Planning a Trip
Getting There & Departing
By Plane -- The airport code for San Luis is SLP. Continental ExpressJet (tel. 800/231-0856 in the U.S., or 01-800/900-5000 in Mexico; www.continental.com) and American Eagle (tel. 800/433-7300 in the U.S., or 01-800/904-6000 in Mexico) fly to and from Houston and Dallas. Several domestic carriers have flights to Mexico City and other destinations within the country.
The airport is about 11km (6 3/4 miles) from downtown. A taxi to the city center is $20. A colectivo van is more economical, but don't tarry in the terminal, because they leave quickly.
By Car -- From Mexico City, take Hwy. 57D; from Guadalajara, take Hwy. 80. If you're coming from the north, it takes 6 to 7 hours to drive the 536km (332 miles) from Monterrey.
By Bus -- The large Central Camionera is 3km (1 3/4 miles) east of downtown on Guadalupe Torres at Diagonal Sur. Taxis cost about $5. Most of the bus travel is through Estrella Blanca and its many affiliates, which occupy the counters to the left as you enter. You can buy a ticket for any of the affiliates from any counter. To the right as you enter are three other first-class bus companies: ETN (mostly to Mexico City and Guadalajara), Primera Plus (to Mexico City and Querétaro), and Omnibus de Mexico (to Mexico City, Guadalajara, and Querétaro).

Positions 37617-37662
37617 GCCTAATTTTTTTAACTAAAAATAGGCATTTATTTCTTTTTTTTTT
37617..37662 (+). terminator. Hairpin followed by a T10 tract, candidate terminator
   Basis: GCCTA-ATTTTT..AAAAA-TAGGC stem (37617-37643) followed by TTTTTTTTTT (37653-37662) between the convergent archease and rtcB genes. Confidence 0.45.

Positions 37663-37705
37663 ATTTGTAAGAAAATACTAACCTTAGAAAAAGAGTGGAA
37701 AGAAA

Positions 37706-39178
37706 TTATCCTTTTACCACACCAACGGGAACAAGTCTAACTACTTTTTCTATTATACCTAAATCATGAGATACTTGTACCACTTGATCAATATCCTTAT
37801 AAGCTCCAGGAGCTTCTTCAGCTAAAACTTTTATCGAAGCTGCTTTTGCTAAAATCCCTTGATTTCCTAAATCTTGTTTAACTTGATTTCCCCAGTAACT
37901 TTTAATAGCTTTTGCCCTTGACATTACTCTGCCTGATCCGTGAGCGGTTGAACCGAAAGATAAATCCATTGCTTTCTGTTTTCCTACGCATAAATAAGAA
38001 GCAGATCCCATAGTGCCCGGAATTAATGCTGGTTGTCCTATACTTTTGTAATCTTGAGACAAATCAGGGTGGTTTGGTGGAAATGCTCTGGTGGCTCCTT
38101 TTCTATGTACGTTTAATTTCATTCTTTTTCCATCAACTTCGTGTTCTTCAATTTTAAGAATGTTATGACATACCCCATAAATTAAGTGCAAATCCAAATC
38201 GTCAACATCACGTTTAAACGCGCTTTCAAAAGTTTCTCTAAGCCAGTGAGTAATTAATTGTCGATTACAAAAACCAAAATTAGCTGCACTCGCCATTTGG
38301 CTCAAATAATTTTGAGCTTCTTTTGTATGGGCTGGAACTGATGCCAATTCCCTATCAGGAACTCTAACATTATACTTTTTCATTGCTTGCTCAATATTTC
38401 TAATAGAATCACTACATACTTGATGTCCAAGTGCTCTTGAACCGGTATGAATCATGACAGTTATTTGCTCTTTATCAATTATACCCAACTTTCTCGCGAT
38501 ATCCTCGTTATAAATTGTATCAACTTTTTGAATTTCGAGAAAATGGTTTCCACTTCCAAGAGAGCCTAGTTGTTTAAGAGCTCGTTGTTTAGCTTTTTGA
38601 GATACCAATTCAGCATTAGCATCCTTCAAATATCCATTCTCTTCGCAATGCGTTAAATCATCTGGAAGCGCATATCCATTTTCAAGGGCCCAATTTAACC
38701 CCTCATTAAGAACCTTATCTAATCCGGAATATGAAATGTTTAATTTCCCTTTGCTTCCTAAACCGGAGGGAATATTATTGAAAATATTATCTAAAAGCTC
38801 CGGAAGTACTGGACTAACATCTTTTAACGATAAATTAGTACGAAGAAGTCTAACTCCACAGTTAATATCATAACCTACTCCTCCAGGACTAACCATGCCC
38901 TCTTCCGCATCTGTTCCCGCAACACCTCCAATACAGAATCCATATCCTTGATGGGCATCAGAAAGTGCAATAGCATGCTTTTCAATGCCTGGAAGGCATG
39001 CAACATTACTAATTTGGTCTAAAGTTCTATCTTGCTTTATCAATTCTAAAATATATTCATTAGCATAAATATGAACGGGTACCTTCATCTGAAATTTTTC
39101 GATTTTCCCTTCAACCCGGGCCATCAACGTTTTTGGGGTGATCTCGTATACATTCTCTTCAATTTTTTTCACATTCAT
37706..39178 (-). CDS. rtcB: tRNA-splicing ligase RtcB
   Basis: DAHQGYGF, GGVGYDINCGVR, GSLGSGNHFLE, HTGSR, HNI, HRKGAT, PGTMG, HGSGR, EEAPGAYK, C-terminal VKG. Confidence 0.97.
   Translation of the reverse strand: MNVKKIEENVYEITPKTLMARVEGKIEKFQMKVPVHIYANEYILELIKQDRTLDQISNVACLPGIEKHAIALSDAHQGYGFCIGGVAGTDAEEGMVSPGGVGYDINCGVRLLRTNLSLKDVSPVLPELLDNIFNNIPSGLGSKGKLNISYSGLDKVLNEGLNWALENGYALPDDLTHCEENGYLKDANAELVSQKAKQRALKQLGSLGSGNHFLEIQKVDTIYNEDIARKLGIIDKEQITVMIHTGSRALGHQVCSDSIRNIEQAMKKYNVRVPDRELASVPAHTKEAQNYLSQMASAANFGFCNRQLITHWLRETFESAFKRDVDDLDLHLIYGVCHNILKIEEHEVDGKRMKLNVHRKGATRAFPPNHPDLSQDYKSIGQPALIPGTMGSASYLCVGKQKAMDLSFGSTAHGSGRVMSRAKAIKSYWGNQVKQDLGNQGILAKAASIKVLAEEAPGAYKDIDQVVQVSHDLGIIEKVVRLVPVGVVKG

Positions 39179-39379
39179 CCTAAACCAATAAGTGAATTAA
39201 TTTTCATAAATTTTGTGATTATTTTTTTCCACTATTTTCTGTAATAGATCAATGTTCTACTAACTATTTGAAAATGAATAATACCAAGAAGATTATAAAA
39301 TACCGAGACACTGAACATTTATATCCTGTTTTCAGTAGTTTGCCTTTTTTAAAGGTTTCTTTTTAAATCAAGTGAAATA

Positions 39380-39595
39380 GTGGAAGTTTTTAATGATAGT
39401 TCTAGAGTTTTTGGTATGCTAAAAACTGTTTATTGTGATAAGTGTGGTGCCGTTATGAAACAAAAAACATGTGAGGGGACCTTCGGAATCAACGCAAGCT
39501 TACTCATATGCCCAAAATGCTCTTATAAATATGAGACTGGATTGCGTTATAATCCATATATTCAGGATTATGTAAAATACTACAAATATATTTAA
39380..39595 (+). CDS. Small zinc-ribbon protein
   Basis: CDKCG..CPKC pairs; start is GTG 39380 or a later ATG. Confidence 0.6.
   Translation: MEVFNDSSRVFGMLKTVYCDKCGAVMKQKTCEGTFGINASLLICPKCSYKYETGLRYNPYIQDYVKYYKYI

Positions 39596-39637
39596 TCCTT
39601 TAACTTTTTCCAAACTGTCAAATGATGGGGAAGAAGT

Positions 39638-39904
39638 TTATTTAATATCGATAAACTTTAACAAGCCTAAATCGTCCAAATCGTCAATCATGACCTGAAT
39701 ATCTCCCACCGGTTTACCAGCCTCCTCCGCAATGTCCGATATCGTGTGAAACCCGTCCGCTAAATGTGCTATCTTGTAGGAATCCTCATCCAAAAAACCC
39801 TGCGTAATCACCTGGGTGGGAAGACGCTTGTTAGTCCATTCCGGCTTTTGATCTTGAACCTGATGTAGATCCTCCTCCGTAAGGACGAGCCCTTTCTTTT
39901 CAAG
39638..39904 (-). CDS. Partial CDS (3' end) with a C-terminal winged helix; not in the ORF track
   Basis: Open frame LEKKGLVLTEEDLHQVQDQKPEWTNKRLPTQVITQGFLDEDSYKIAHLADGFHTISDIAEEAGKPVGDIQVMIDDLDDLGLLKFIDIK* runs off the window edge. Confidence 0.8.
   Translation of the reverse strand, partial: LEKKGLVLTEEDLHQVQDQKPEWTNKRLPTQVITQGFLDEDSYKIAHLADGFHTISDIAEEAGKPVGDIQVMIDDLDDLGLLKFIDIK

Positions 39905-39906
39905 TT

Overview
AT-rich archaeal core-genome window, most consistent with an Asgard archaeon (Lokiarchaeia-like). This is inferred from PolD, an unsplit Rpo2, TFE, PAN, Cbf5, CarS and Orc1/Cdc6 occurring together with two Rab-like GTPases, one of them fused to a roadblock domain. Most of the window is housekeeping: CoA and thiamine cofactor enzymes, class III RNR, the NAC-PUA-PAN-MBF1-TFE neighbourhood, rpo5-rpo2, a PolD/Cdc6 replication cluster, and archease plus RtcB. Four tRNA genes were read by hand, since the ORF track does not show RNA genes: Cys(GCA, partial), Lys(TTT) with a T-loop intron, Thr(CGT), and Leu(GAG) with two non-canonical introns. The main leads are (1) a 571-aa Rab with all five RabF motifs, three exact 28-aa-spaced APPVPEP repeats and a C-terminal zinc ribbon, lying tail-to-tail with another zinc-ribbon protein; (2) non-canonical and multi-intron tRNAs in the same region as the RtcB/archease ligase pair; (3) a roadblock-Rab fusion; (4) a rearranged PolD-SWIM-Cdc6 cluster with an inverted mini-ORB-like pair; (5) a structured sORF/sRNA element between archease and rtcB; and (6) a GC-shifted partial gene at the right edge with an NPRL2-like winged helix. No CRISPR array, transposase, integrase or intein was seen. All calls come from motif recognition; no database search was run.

The State Tourism Office (tel. 444/812-9939, -9943) is at Manuel Jose Othon 130, to one side of the cathedral. The information office has a helpful staff, a good map of the city and historic district, and lots of brochures. It's open Monday through Friday from 8am to 9pm, Saturday from 9am to 2pm.
The Plaza de Armas is the center of the historic district. All the streets bordering it are pedestrian only. The principal pedestrian street runs north-south in front of the plaza; the southern part (called Zaragoza) extends 8 blocks to the Jardín Colón, and the northern part (called Hidalgo) runs 5 blocks to the main market. The city also has many plazas and a large downtown park called La Alameda. Avenida Carranza heads east from the Plaza de Armas, passes by the Plaza de Fundadores, and extends to the prosperous residential section of the city. Fronting this street are many banks, clubs, and restaurants.